Patricia Clarkson provides her voice. Even better are Paul Giamatti as bootlegger George Remus (heard in Monday night’s episode, “A Nation of Scofflaws’’) and Oliver Platt as Capone (Tuesday night’s “A Nation of Hypocrites’’). Not so good is John Lithgow as Prohibition’s foremost debunker, H.L. Mencken. Hearing Mencken’s words pronounced in Lithgow’s puckery tones is like having to sip single malt from a milk bottle. The best voice belongs to its actual owner: the gravelly bellow of New York Governor Al Smith, whose forthright opposition to Prohibition helped doom his presidential bid in 1928.
One way Burns and Novick deal with the familiarity of Prohibition as a subject is to salt the documentary with little-known facts. The 16th Amendment, which created a federal income tax, enabled the 18th. Previously, something like 70 percent of federal tax revenues came from the taxation of alcohol. At the time Prohibition was instituted, the alcohol business was the fifth-largest in the country. Without an income tax, the government couldn’t have afforded Prohibition.
Winston Churchill, no teetotaler he, denounced Prohibition as “an affront to the whole history of mankind.’’ Enough US citizens shared that opinion that during the ’20s this nation became the world’s largest importer of cocktail shakers. Many of them were presumably used in the estimated 32,000 speakeasies operating in New York. Chicago didn’t have as many speakeasies, but it had a lot more Prohibition-related murders: 76 in 1926, another 54 in 1927. When Capone was accused of having ordered the killing of an assistant state prosecutor, he denied it. Not only had the dead man been his friend, Capone protested, he’d had him on the payroll.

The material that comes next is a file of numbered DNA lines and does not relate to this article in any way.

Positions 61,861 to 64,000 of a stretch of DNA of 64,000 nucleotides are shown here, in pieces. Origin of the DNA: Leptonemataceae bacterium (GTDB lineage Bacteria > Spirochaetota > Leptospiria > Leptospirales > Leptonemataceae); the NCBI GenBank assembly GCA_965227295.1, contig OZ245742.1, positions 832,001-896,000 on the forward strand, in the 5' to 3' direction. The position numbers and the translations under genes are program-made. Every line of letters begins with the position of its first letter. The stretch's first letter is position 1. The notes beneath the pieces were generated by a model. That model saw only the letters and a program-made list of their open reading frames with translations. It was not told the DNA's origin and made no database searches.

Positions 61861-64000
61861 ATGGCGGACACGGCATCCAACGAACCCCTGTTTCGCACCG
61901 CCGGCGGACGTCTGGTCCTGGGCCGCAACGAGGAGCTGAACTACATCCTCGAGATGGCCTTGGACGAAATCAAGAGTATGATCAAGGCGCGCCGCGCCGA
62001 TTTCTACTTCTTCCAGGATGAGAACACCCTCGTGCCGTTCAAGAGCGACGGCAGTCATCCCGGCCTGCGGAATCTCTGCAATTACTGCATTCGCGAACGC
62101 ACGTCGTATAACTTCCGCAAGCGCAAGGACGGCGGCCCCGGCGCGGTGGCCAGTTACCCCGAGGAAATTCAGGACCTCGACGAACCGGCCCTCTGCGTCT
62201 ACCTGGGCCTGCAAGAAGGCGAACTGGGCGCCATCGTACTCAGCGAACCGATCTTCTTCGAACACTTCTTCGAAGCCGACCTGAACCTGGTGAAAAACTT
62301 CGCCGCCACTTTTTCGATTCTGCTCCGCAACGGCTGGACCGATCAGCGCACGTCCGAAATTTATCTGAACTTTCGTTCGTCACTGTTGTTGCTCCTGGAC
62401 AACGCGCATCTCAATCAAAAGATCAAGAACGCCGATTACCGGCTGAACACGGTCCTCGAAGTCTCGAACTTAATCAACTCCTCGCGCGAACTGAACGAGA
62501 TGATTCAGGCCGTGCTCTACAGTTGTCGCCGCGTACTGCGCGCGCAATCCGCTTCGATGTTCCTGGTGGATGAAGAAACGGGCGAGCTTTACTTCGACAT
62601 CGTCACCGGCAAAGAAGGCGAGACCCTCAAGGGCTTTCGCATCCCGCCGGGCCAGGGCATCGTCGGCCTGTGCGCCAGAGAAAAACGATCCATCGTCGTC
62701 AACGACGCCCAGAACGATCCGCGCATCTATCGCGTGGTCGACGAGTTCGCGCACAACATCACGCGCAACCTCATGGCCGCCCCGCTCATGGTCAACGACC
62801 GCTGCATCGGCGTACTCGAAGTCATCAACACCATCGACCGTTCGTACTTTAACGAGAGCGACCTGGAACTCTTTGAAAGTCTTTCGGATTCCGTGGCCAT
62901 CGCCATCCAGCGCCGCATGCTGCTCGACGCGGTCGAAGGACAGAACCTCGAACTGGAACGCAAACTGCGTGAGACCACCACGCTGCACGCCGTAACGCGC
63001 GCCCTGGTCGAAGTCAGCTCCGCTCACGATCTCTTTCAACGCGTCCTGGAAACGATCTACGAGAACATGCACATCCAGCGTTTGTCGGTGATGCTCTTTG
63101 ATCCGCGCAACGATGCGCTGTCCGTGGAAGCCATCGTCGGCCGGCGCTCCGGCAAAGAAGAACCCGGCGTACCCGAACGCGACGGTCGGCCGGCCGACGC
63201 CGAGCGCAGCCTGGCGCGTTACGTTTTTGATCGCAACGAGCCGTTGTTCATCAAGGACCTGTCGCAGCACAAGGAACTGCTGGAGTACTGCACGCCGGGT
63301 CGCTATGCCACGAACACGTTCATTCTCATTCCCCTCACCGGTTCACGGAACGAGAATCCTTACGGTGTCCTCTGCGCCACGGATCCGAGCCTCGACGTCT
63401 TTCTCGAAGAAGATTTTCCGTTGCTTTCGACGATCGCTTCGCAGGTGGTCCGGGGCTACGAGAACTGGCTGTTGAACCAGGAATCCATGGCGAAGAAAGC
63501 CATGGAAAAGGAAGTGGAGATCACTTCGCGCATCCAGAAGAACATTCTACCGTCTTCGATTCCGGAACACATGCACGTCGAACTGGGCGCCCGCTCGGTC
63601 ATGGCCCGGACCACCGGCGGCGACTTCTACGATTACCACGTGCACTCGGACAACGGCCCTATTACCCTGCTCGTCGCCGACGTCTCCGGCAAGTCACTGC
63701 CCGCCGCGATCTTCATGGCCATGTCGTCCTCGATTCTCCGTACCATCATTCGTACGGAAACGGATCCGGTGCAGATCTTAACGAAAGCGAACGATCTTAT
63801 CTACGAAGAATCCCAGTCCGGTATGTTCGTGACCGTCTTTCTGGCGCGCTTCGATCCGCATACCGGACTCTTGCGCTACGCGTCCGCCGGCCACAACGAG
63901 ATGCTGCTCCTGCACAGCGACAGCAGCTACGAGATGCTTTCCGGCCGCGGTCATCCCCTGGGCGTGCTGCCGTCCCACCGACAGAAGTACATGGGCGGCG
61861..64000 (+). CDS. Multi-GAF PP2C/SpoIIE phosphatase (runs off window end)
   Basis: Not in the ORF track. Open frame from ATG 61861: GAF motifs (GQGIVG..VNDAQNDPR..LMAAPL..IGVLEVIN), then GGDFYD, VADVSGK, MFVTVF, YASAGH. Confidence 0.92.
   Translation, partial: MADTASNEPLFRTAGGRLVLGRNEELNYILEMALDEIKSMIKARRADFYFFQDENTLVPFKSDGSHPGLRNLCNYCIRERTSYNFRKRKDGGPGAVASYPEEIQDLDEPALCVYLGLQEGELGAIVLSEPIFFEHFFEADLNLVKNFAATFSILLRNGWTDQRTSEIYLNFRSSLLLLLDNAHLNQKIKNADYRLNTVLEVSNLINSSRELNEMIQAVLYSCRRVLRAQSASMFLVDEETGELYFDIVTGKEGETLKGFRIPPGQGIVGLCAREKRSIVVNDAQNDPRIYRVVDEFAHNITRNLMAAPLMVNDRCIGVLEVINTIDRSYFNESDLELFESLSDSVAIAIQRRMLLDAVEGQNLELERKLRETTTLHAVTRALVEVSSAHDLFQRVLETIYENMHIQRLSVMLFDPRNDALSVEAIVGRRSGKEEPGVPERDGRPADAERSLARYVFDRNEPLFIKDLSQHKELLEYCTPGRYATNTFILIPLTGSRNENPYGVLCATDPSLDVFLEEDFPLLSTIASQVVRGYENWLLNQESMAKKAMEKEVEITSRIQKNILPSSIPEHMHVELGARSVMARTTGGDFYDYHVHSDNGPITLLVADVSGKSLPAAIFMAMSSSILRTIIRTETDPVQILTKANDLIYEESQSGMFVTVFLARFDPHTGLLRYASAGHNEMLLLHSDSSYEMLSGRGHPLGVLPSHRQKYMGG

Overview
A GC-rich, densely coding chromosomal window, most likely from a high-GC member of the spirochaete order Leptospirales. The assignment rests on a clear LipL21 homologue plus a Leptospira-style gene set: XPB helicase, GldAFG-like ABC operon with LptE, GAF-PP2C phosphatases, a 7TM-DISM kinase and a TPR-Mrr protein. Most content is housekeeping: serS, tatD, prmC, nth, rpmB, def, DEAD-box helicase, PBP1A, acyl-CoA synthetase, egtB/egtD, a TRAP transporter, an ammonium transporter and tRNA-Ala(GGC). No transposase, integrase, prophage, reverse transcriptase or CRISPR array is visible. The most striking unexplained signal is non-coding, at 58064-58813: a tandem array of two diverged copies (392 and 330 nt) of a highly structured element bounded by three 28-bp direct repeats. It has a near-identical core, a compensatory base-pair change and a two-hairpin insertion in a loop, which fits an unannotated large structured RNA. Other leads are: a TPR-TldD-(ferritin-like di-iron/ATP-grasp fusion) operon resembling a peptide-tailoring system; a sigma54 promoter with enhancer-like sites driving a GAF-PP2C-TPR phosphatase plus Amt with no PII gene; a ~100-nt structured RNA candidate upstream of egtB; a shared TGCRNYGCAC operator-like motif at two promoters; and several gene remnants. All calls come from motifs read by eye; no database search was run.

There are numerous talking heads in “Prohibition.’’ They range from the famous (former Supreme Court Justice John Paul Stevens, who was a boy in Chicago during the ’20s) to the unknown (several now-elderly children of bootleggers - and, oh, the stories they have to tell). Burns documentaries often have a majordomo: Shelby Foote in “The Civil War,’’ Buck O’Neil in “Baseball,’’ Wynton Marsalis in “Jazz.’’ (Marsalis had a hand in the excellent “Prohibition’’ soundtrack.) Daniel Okrent, a familiar face from “Baseball’’ and author of “Last Call: The Rise and Fall of Prohibition,’’ is the closest equivalent here.